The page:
Sunday, November 21, 2010

Red Jambalaya

This is a very famous Louisiana entree!
     Red Jambalaya or Creole Jambalaya is the common Jambalaya preparation with tomatoes.  Cajun Jambalaya usually has no tomato.  If you are familiar with Paella cooking, then Jambalaya will be easy to make.  Jambalaya is cooked with one pan, in three stages.  Jambalaya is easy to make, it is filling, tasty and pleasing to the eye.  There are a wide variety of Jambalayas, but the technique remains the same.
     Recipe:  Heat a saute pan over medium high heat. 
     Add 6 pats of unsalted butter.
     Add a handful of  bite size pieces of ham.  (Louisiana Tasso ham is best for this recipe.)
     Add a handful of  bite size chicken breast filet pieces.
     Add a handful of thick sliced andouille sausage pieces.
     Cook the meats, till they get some light brown highlights.
     Add 1 handful of large diced green bell pepper and red bell pepper.
     Add a tablespoon of chopped jalapeno pepper.
     Add 2 handfuls of diced onion.
     Add 1 handful of diced celery. 
     Add 6 cloves of chopped garlic.
     Add 3 sliced green onions. 
     Saute till the onions become clear in color.
     Add 1 chopped tomato.
     Add 3 pinches of  tarragon.
     Add 3 pinches of thyme.
     Add 2 pinches of  basil.
     Add 2 pinches of oregano.
     Add 2 pinches of marjoram.
     Add 1 bay leaf.
     Add 1/2 tablespoon of paprika.
     Add 2 teaspoons of cayenne pepper.
     Add 4 pinches of chopped Italian parsley.
     Add sea salt and black pepper.
     Add a splash of tomato juice.
     Reduce the temperature to medium heat.
     Simmer the ingredients for 1 minute. 
     Add a handful of peeled shrimp with no tails.
     Stir the Jambalaya.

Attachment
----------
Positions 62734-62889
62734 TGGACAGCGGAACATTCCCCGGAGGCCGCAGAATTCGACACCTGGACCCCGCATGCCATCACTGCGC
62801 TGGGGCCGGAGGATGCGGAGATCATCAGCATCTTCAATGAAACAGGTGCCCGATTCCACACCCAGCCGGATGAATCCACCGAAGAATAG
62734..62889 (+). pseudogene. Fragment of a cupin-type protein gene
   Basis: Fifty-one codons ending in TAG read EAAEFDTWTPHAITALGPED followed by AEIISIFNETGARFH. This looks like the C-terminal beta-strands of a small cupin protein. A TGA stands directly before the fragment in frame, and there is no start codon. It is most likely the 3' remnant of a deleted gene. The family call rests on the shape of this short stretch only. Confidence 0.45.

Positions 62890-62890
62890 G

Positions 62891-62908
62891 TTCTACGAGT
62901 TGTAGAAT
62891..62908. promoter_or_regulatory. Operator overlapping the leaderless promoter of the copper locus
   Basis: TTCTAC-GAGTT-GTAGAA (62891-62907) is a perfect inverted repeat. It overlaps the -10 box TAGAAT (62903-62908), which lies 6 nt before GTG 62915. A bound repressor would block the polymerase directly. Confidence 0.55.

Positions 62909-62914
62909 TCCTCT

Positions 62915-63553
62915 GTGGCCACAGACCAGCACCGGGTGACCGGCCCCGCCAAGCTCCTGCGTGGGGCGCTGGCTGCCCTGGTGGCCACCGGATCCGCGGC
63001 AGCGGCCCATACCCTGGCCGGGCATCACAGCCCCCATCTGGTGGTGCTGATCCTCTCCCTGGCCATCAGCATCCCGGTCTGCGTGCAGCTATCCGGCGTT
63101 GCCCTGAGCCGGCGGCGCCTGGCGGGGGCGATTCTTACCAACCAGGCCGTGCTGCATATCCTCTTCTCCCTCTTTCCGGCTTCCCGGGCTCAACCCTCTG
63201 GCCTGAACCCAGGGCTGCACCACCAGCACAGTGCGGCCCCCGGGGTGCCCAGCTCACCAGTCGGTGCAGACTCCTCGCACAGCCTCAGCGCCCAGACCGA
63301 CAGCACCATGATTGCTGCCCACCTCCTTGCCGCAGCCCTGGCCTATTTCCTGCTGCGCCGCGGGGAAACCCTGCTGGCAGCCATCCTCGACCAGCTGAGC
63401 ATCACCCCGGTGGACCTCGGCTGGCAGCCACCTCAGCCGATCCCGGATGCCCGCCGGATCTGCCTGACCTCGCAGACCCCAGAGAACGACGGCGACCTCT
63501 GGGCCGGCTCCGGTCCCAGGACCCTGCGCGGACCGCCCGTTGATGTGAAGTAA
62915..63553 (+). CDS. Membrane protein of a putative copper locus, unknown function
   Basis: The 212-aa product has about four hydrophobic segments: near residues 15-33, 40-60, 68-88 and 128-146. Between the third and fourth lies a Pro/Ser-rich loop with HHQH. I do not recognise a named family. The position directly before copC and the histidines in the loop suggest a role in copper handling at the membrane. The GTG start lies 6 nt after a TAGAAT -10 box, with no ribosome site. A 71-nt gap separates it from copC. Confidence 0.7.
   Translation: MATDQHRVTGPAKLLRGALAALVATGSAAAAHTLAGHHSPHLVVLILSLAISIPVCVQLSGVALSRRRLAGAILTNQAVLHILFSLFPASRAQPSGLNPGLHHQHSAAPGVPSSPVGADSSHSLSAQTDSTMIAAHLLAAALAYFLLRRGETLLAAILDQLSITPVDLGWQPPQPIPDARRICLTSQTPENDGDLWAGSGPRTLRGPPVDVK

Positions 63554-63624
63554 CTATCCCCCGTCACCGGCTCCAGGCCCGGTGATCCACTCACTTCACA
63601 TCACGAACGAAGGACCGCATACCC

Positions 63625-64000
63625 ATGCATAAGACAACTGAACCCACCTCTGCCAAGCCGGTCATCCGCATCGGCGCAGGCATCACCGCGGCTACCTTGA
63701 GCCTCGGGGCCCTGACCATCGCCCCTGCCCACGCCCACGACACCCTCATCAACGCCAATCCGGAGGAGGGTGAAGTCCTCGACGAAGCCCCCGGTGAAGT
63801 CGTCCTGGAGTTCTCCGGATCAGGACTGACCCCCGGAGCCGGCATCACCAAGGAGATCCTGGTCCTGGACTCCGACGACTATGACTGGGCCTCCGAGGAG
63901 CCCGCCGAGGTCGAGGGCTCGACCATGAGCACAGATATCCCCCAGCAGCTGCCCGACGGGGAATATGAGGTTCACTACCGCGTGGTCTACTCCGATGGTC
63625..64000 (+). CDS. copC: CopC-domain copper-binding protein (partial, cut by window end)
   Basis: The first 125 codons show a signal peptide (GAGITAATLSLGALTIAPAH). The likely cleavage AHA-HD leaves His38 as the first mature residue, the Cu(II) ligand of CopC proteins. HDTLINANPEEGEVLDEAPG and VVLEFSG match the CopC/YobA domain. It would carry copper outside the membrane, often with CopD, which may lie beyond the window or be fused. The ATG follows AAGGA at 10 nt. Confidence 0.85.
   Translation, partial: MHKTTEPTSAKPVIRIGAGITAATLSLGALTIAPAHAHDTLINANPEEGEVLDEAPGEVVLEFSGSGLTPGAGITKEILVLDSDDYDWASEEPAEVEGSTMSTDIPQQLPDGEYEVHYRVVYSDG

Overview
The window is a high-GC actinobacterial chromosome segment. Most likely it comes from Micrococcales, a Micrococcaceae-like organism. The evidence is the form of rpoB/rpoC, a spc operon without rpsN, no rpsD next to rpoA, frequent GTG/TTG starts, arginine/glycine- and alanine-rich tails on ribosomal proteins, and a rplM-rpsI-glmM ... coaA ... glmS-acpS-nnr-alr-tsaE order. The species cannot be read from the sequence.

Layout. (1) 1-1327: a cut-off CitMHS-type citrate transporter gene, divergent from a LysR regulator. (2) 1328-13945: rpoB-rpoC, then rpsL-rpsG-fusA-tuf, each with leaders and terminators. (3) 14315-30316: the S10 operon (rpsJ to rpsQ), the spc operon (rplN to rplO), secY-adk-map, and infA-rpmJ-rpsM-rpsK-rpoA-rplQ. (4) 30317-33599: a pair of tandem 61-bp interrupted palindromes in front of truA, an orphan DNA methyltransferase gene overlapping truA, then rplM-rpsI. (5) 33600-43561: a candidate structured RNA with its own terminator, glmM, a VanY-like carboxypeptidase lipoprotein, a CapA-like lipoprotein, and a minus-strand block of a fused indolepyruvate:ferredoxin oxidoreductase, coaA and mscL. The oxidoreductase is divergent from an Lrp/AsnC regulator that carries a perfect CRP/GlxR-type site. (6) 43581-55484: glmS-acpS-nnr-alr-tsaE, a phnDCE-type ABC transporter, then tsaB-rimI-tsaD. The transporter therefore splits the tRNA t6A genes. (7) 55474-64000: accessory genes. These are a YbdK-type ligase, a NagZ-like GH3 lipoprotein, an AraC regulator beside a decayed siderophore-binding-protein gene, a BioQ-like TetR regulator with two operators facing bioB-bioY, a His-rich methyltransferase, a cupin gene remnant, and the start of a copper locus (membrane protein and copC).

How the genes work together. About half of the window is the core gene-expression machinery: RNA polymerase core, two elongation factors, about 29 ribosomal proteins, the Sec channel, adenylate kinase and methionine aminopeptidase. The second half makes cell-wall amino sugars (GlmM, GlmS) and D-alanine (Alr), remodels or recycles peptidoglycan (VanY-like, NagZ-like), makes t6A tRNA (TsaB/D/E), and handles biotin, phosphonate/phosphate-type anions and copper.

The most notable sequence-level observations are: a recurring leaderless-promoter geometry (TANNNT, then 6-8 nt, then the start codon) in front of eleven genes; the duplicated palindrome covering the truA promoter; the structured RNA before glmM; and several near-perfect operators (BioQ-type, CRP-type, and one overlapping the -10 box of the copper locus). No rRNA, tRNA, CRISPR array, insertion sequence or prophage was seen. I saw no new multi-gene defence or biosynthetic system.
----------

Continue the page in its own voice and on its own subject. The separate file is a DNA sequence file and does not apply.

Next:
Add 1 cup of chicken broth.
     Add 1 cup of long grain white rice.
     Reduce the temperature to medium low heat.
     Stir the Jambalaya occasionally, till the rice is half way cooked. 
     Add a little more chicken broth if there is not enough liquid to finish cooking the rice.  (Do not add too much broth.  Jambalaya is a rice dish and not a sauce dish!)
     For the second half of cooking the rice, do not stir the jambalaya at all!  It is traditional to let the rice get a little bit crispy on the bottom of the pan. 
     When the rice becomes fully cooked, then the Jambalaya is finished.
     Spoon the Jambalaya onto a serving dish or serve it in the pan. 
     No garnish is needed!
     The flavor is pure Louisiana jambalaya heaven!  The flavors of the meats, shrimp and andouille sausage contrast with the tomato, herbs, cayenne and the Creole/Cajun trinity mixture of celery, onions and peppers.  When you ask for trinity in a Louisiana kitchen, a prep cook brings you diced celery, onion and peppers in a proper proportion.  The Trinity is 2 parts onion, 1 part celery and 1 part bell pepper.  Hooo Dawgy!  This be some fine victuals y'all!  Delicious  ...   Shawna

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